Freedom from Religion in the Workplace
- July 31, 2009
- David Levy
- No comments
California employees have the right under state and federal law to a workplace free from religious discrimination, hostility and proselytization.
First, both Title VII of the Civil Rights Act of 1964 (Title VII) and California’s Fair Employment and Housing Act (FEHA) protect employees from religious discrimination in the workplace. Therefore, an employer cannot discriminate against an employee based on the employee’s religion nor can an employer favor employees sharing the employer’s religious beliefs. In addition to claims under Title VII and FEHA, employees terminated because of their religious beliefs can assert tort claims against their employers for wrongful discharge in violation of public policy.
Second, employees may have harassment claims based on a hostile work environment if the religions of others are imposed upon them or if they suffer ridicule or criticism based on their own religions (or lack thereof in the case of atheists and agnostics). For instance, employees subject to frequent jokes or insulting remarks about their religion may have actionable harassment claims against their employers.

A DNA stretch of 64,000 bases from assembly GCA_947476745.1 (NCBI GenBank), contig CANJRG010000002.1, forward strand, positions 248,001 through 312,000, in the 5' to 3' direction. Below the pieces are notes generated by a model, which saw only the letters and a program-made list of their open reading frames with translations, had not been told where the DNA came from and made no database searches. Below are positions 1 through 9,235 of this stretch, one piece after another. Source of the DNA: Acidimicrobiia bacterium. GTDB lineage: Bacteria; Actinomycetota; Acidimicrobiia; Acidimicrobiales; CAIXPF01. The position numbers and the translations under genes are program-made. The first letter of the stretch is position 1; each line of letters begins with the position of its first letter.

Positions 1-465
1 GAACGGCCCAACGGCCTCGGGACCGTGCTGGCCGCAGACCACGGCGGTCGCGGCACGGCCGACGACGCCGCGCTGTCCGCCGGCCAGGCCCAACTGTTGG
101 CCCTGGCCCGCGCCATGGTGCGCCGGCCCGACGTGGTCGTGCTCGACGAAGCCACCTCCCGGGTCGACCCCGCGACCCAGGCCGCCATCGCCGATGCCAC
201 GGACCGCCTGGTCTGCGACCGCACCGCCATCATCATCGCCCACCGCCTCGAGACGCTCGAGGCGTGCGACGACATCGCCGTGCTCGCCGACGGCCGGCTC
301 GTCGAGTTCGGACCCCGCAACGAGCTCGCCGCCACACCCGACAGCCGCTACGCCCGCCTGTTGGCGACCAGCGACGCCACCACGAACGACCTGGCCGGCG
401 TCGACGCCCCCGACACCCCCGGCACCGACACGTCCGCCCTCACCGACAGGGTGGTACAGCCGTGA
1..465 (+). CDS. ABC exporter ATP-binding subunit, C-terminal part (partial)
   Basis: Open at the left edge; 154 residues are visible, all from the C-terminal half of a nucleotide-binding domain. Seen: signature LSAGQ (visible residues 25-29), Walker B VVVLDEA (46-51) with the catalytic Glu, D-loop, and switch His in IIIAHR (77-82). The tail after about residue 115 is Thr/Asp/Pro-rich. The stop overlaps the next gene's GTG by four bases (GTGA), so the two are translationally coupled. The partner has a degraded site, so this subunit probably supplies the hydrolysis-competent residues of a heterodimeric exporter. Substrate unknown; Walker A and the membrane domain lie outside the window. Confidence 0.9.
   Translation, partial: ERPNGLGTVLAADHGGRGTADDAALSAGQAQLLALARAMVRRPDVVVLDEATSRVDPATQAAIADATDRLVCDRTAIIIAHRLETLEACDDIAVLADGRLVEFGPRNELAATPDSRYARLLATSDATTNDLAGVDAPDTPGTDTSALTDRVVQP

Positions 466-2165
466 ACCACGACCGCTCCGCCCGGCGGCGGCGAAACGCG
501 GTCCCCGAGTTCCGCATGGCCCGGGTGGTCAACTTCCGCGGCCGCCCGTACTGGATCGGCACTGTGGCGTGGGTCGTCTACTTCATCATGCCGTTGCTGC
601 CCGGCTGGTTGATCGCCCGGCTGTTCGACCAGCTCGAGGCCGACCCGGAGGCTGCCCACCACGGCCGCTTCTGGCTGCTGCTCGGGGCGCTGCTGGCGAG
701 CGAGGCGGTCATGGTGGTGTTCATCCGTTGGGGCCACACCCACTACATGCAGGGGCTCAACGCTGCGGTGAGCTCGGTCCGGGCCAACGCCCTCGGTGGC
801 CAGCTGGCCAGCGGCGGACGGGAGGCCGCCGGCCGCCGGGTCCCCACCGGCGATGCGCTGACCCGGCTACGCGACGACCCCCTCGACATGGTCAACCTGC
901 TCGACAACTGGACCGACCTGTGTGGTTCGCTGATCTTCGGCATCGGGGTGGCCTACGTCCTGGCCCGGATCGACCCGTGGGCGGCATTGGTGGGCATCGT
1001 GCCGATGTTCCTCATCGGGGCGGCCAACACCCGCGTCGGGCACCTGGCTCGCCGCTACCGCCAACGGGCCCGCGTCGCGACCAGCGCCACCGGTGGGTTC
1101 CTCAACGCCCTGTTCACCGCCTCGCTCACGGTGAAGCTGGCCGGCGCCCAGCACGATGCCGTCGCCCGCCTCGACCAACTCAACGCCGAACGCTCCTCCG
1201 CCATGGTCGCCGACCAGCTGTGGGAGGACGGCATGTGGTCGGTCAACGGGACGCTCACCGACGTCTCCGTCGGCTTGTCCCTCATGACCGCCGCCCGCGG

Finally, employers are obligated to make reasonable accommodations to eliminate conflicts between job requirements and their employees’ religious beliefs, observances and practices (unless the employer cannot do so without undue hardship). Accordingly, employers may be obligated to modify employees’ work schedules or job assignments to accommodate their religious beliefs, observances or practices. Likewise, employers may not force employees to participate in—or even attend—religious activities such as group prayers, talks or studies. For example, federal courts have held that employers failed to reasonably accommodate employees when they let employees cover their ears, sleep or read the newspaper during prayers and religious discussions at company events. It is also noteworthy that group prayers and religious discussions are likely discriminatory if employees opting out are disadvantaged by their failure to participate.
If you believe that you are a victim of discrimination or harassment based on your religion or that your employer has failed to make reasonable accommodations for your religious beliefs, observances or practices, you should consult with an attorney specializing in employment law. Most employment lawyers, such as the Law Offices of David S. Levy, provide free initial consultations concerning religious discrimination.